Section 172 of Companies Act 2006

Statement required following amendment of the Companies Act 2006 the “Act”)

FFollowing amendments made to the Act in 2018 the Directors have a duty under section 172 to act in the way they consider ‘most likely to promote the success of the company’ and to explain in their strategic report how in doing so they have had regard inter alia to a number of other matters set out in section 172(1)(a) to {f) of the Act:

(a) the likely consequences of any decision in the long term

As value investors, who admire legendary investor Warren Buffett’s statement that his favourite holding period for an investment is “for ever”, every material decision of the directors is made with regard to its potential long­ term effects.

(b) the interests of the company’s employees

Apart from the directors themselves the firm has only one part-time employee, who has been with the firm for thirteen years, which suggests to the directors that he is content with the way in which they have considered his interests during his employment.

(c) the need to foster the company’s business relationships with suppliers, customers and others

  • The firm has always had a policy of paying suppliers not just on time, but as soon as possible, which is key to maintaining a relationship with any supplier and is particularly important during the current pandemic.
  • Strong, long-term relationships with the firm’s three investment advisory clients (and in the case of the fund advised, the fund’s investors) are critical to the firm’s business and the directors communicate and meet with them frequently to nurture these relationships.
  • The directors do not believe in chopping and changing for some temporary business advantage but in building personal relationships for the long term. Such relationships have been established with the firm’s compliance consultants, the administrator of the fund advised, the trust company administering the investment companies advised, the firm’s insurers, and others. The directors attach particular importance to ensuring returns to HMRC and the FCA are always made on time.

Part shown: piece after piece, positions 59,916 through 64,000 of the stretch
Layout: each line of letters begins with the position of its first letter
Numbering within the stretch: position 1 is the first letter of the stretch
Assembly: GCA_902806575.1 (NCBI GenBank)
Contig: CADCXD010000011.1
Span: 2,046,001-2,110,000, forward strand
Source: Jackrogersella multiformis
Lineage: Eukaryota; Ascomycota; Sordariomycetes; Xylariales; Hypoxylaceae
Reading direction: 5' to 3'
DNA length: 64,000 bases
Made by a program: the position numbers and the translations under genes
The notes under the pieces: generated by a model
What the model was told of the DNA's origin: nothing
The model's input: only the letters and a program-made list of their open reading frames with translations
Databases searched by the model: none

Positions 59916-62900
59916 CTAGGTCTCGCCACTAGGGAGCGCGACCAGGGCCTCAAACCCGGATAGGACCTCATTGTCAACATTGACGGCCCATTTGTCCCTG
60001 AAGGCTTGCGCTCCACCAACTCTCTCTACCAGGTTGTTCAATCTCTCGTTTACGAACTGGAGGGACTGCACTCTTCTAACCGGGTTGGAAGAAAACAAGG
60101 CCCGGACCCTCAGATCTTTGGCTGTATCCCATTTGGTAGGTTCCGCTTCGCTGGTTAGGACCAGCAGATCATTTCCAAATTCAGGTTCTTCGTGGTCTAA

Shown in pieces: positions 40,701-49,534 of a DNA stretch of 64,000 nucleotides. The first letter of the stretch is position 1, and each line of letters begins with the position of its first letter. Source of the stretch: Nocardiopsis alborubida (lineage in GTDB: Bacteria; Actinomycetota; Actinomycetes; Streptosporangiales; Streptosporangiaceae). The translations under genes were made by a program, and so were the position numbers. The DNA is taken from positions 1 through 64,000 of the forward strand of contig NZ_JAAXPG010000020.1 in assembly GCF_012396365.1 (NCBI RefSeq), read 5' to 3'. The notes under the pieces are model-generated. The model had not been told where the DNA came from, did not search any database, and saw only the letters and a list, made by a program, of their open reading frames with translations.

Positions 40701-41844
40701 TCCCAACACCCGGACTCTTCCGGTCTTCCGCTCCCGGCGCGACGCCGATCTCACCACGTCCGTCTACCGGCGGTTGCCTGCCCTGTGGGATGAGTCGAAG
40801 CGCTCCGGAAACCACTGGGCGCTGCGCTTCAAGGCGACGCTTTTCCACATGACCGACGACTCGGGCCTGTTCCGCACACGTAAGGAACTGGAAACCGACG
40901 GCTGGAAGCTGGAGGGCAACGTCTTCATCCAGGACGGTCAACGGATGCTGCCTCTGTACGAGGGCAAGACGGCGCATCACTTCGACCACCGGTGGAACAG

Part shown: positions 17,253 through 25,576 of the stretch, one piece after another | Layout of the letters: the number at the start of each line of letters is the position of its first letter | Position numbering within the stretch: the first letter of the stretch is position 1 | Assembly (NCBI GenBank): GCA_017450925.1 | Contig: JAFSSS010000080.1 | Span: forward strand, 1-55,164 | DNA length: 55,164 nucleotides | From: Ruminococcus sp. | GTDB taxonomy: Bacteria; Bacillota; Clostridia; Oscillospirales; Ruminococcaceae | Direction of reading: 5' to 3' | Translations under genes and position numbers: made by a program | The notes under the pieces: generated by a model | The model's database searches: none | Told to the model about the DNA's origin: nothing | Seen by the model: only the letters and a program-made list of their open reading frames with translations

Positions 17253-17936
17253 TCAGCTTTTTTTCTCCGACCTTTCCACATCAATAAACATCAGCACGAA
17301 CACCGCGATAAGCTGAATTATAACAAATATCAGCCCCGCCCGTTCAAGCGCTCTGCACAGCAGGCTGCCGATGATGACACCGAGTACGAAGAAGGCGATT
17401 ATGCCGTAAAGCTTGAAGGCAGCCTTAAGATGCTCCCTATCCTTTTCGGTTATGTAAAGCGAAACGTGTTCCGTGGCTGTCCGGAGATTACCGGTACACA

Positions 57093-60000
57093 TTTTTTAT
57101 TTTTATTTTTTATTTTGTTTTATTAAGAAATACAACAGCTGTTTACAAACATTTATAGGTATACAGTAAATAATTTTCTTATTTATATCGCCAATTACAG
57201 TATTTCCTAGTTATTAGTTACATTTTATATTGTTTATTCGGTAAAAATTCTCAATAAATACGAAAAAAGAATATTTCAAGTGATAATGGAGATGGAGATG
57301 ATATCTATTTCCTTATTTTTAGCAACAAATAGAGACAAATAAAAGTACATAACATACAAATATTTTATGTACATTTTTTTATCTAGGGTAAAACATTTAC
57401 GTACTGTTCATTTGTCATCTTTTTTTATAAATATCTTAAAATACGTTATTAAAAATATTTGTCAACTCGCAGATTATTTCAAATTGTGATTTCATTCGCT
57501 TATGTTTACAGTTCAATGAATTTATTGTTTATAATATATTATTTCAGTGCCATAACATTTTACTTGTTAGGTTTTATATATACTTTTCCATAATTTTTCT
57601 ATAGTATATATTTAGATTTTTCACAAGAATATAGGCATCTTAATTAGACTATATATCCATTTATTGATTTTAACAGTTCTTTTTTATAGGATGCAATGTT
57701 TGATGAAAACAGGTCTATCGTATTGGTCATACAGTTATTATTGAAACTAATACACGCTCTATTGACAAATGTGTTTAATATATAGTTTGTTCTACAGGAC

(d) the impact of the company’s operations on the community and the environment

The firm has been based in London’s West End for a long time and feels very much part of that community. The directors are saddened by the effect of the pandemic, which has turned the vibrant, bustling area around the firm’s office into a wasteland. The firm’s impact on the environment, happily, is negligible.

(e) the desirability of the company maintaining a reputation for high standards of business conduct

The firm’s chief executive has a high profile in the UK’s Jain community, is much involved in charitable activities,and is aware that any damage to the firm’s reputation could negatively impact his own. Of particular importance to maintaining the firm’s currently spotless reputation is the independent oversight of and challenge to the executive directors provided by the firm’s unpaid non-executive chairman, a chartered accountant and the CFO of a significantly larger firm, and also by the firm’s part-time compliance officer, another qualified accountant employed as compliance manager at an FCA regulated investment manager, a position which gives him a certain independence from this firm that a full-time employee might not necessarily have.

(f) the need to act fairly as between members of the company

Section 172 of the Act requires directors to promote the success of the company ‘for the benefit of its members as a whole’. As the firm’s chief executive owns all the firm’s shares, it is clear that no conflict between the interests of its members can arise. Instead the focus of the firm is on identifying, avoiding or mitigating potential conflicts between the firm, its directors and its clients, particularly where they have holdings in the same underlying investments.

The views expressed and comments made on this website are not personal advice based on your circumstances. The purpose of this website is to provide information and analysis to help you make your own informed investment decisions. If you are not confident making your own investment decisions you should contact a firm which is authorised and regulated by the Financial Conduct Authority (such as Ashik Shah & Co. Ltd.) so that a qualified financial adviser, after considering your personal circumstances and investment objectives, can make personal recommendations of investments which are suitable for you. Whether you make your own investment decisions or prefer to follow the recommendations of a financial adviser you should always remember that your capital will be at risk and that investments can go down in value as well as up.